Yet however difficult to establish, there are certain characteristics that distinguish the look of current work from the look of earlier geometric art. In Hard-edge painting the final work can be mysterious, and need not have (though it often does) precise edges, but generally tends to exploit simple, large shapes, saturated colors, perceptual ambiguity, symmetry, illusion and, to quote Lawrence Alloway “. . . leads to the definition of the painting as a single visible skin, rather than, as in earlier geometric art, a container of diversified elements, like a game board.”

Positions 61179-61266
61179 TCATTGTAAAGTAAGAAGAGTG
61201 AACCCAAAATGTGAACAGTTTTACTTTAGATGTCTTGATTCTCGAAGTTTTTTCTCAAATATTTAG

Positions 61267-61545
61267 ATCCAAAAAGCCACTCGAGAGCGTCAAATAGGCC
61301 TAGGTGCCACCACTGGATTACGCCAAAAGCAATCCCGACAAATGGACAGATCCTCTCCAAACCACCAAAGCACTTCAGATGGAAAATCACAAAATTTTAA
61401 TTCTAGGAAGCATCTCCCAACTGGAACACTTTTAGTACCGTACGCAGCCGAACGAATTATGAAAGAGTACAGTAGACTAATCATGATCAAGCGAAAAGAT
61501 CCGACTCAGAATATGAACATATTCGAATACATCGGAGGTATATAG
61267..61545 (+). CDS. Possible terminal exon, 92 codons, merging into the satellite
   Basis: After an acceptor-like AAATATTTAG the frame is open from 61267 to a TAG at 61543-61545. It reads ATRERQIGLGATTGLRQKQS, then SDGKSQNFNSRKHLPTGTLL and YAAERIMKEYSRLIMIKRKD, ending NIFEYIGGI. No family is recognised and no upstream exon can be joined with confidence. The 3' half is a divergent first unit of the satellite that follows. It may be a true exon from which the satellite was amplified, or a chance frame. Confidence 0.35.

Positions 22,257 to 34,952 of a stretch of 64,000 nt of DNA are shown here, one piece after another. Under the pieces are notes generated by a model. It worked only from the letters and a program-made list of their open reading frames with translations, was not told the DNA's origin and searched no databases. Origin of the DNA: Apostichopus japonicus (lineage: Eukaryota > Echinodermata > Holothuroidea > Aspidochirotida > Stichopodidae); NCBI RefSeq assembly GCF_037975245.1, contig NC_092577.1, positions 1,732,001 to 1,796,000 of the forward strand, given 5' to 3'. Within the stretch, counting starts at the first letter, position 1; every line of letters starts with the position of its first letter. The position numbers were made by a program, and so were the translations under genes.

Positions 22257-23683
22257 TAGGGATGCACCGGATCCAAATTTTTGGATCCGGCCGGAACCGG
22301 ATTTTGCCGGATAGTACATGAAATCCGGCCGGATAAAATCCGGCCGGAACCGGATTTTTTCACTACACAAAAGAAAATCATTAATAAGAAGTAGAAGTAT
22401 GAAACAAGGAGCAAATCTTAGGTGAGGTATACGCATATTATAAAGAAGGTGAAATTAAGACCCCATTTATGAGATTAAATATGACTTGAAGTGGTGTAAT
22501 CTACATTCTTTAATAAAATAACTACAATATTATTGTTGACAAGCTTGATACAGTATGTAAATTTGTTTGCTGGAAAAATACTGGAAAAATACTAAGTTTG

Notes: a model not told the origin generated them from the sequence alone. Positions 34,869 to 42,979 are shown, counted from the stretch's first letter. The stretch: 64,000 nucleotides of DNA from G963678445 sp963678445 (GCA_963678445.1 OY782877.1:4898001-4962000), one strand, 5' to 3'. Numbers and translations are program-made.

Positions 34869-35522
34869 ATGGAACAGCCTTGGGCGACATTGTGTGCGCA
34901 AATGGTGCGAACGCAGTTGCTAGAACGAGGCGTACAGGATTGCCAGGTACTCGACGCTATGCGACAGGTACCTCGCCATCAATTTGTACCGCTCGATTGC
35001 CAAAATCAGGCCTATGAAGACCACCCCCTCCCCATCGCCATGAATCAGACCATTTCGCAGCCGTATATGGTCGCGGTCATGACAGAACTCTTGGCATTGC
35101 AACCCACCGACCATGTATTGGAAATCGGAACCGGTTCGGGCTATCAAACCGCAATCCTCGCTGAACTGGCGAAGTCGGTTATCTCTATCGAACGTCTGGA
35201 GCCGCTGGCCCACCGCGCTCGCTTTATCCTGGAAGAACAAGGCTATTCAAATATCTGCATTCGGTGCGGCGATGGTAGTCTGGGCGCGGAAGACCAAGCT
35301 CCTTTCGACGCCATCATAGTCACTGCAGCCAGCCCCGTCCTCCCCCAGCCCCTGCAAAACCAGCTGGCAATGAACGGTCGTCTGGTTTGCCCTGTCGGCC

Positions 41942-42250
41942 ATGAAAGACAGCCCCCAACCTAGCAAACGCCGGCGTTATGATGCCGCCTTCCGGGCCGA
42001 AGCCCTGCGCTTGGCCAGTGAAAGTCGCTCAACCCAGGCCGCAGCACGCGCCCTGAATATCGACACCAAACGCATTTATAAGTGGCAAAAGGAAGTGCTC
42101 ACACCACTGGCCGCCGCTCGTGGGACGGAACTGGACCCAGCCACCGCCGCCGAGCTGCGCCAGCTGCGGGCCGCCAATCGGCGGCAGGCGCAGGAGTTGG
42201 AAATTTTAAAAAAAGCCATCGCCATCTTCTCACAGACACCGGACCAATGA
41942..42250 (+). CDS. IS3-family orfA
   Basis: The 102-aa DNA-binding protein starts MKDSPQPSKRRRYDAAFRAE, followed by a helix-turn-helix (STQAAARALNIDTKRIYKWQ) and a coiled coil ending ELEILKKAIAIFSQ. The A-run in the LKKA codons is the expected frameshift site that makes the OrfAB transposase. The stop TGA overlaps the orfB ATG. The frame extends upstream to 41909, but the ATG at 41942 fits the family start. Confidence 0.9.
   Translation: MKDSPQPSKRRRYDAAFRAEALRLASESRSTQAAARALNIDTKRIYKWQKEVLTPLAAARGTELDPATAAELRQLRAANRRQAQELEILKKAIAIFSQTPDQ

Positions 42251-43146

The origins of the phrase “Hard-edge,” its relationship to McLaughlin’s work and its subsequent general acceptance to represent a new direction in American and British painting is also noteworthy. Jules Langsner, the Los Angeles art critic, originally coined the phrase to relate common characteristics shared by the Los Angeles group of artists, McLaughlin, Feitelson, Hammersley and Benjamin in a 1958 exhibition entitled “Four Abstract Classicists.” He wrote in the introduction: “Abstract Classicist painting is hard-edge painting. Forms are finite, flat, rimmed by a hard, clean edge. These forms are not intended to invoke in the spectator any recollections of specific shapes he may have encountered in some other connection. They are autonomous shapes sufficient unto themselves as shapes. These clean-edged forms are presented in uniform flat colors running border to border. Ordinary color serves as a descriptive or emotive element in painting. Its relation to the viewer tends to be more visceral than the cerebral. But in these paintings color is not an independent force. Color and shape are one and the same entity. Form gains its existence through color, and color its being through form. Color and form here are indivisible. To deprive one of the other is to destroy both. To clarify matters, eliminate semantic confusion, it is helpful to unite the two elements in a single word—COLORFORM.” This clear, admirably-formulated set of distinctions is unfortunately confused in the same essay with a misleading stress on certain Wolfflinian notions of Classicism—clarity, unity and harmony—in an attempt to connect these painters with a set of enduring principles underlying certain aspects of art from the 5th Century B.C. to the present. The stress is misleading not because there is not much in hard-edge painting that can be called “Classical” in the most rigid use of the term, but because it tends to deflect emphasis away from the use of hard-edge painting by artists to explore, as radically as abstract expressionism at its most romantic, aspects of art that are mysterious, ambiguous and subjective.